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Anon at 14:15pm - yes, very sadly, denials in clinical negligence cases (whether for breach or causation) are the norm. Contrast this with PI, where the reverse is broadly true and an interesting question emerges: why? Granted clin neg is not as black and white as PI, but I still don't think this accounts for the discrepancy we see.

I do a mixed-bag of PI and clin neg work (c. 30/70 split) and have worked in both Defendant and Claimant roles for over a decade. In my opinion, the only way we are going to see real change is if we start considering and tackling (1) why denials are so prevalent and (2) the reason patients / their bereaved families decide to sue in the first place.

I'd suggest that the initial denials often have far more to do with protectionism and knee-jerk reactions on the part of the implicated health professionals, Trusts and Defence Unions, than on any assessment of the merits of a particular case.

In terms of the decision to sue: Most people realise that to err is human; if I had £1 for each client who told me that they would not have pursued a claim had they only been given the truth and an apology, I'd have a tidy sum.

We need to get to a stage where doctors and Trusts feel able take accountability for mistakes and place the interests of injured patients and / or their families first. The current work on the Duty of Candour and any follow-up pursuant to the most recent report on Hillsborough, if managed well, could greatly improve the transparency and accountability of potential defendants. Allowing parity of publicly-funded representation at Inquests could also reduce expense for defendants on those cases with tandem clinical negligence claims (albeit that the costs of would come from LAA funds instead, creating a burden elsewhere on the public purse).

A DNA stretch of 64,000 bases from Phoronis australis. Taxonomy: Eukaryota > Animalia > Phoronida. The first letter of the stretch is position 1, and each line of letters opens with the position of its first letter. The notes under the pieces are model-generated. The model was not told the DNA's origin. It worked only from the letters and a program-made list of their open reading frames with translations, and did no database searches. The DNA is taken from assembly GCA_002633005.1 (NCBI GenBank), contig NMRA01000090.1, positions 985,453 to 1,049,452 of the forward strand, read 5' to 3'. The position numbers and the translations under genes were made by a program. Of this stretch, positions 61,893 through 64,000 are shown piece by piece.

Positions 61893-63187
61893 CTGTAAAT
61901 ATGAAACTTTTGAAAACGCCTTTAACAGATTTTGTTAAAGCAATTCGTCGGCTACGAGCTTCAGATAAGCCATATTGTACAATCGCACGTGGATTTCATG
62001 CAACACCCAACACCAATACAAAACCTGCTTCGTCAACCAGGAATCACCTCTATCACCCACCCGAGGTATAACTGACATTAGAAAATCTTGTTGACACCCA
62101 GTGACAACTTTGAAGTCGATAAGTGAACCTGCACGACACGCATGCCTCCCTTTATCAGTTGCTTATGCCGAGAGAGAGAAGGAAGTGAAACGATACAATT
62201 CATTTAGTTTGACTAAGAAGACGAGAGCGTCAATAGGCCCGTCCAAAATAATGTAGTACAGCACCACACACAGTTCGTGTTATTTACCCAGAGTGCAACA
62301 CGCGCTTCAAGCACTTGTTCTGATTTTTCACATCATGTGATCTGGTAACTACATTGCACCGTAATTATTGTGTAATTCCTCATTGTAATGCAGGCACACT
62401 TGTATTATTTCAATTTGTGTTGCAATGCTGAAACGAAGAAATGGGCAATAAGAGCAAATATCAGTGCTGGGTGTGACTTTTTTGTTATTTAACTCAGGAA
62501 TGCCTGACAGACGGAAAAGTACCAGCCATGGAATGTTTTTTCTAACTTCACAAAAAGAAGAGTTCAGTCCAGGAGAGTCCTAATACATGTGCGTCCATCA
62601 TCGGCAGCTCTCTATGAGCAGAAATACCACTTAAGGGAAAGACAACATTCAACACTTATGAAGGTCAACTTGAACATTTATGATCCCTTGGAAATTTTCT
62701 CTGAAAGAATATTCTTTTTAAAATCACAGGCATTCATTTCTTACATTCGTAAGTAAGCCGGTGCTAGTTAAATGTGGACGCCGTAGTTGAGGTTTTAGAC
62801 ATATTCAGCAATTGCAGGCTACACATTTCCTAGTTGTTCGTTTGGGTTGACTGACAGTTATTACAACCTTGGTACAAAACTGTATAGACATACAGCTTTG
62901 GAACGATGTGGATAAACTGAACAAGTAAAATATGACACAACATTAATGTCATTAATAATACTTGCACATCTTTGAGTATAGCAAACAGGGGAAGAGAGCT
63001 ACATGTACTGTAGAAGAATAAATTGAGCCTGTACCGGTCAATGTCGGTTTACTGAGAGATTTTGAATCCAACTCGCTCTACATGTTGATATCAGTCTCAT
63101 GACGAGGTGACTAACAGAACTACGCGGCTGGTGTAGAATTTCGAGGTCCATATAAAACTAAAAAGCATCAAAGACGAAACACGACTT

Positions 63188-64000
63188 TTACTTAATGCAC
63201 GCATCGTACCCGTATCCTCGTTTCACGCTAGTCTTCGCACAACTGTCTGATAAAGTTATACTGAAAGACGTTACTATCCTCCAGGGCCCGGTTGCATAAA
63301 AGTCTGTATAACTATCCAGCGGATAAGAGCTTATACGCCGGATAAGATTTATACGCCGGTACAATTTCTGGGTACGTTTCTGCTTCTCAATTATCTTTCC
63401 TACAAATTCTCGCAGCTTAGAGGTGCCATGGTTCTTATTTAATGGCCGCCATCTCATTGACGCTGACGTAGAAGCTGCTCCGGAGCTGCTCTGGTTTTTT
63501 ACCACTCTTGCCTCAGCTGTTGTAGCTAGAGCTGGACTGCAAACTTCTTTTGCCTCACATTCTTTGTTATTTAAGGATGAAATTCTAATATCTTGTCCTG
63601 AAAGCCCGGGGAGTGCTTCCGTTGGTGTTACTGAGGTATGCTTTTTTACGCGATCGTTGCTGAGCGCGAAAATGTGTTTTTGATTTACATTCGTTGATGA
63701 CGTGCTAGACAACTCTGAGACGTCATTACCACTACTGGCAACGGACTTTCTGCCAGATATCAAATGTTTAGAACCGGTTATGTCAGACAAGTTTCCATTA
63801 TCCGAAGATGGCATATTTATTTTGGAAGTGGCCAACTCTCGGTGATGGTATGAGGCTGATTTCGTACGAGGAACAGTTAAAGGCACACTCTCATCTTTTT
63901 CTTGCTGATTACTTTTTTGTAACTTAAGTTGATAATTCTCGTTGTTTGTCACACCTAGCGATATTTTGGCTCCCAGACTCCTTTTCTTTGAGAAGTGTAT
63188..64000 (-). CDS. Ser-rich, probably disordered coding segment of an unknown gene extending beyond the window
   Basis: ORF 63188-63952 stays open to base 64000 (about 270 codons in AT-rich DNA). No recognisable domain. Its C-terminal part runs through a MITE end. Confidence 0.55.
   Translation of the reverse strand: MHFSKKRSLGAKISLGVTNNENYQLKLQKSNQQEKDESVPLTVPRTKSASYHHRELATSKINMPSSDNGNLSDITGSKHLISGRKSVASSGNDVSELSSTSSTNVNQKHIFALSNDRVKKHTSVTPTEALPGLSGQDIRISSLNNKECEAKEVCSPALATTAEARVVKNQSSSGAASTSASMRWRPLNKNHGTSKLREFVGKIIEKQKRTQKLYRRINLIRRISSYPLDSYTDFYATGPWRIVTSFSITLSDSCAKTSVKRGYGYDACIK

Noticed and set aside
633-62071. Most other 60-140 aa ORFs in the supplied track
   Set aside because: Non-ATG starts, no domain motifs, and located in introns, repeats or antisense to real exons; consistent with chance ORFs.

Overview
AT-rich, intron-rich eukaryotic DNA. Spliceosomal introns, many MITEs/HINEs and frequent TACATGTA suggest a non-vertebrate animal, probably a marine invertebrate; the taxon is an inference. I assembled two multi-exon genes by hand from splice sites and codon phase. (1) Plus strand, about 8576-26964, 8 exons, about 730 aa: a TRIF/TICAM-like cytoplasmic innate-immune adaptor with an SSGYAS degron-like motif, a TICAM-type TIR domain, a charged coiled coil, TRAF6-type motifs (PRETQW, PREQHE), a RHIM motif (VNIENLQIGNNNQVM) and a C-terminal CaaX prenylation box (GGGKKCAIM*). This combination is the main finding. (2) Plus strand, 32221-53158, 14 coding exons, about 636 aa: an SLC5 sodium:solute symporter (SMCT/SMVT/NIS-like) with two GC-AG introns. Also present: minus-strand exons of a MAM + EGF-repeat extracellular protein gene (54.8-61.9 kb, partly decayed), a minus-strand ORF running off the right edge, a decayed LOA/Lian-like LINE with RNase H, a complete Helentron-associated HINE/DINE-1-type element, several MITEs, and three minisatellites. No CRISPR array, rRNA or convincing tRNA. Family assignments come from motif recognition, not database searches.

Perhaps radically, I think that only mandatory, mutual, WoP disclosure of expert evidence and / or mediation within the protocol period will help encourage early admissions / settlement and stop the all-too-common practice of defendants only obtaining comprehensive expert evidence after proceedings have been issued.

There may be something gained by looking at the provision of NHS care for claimants with ongoing care needs, but this would need to be a very different system to that of general NHS access and probably only with the facility for independent, patient-appointed, care managers and leave to apply to the court for privately-funded care if the NHS is failing to meet its obligations.

What is clear to me, however, is that the principle that an injured person be properly compensated for their injuries must not be diluted - either in the sum they receive in settlement, or in their ability to access good quality care. That may seem the simplest solution for defendants, but it goes completely against justice in its truest sense.

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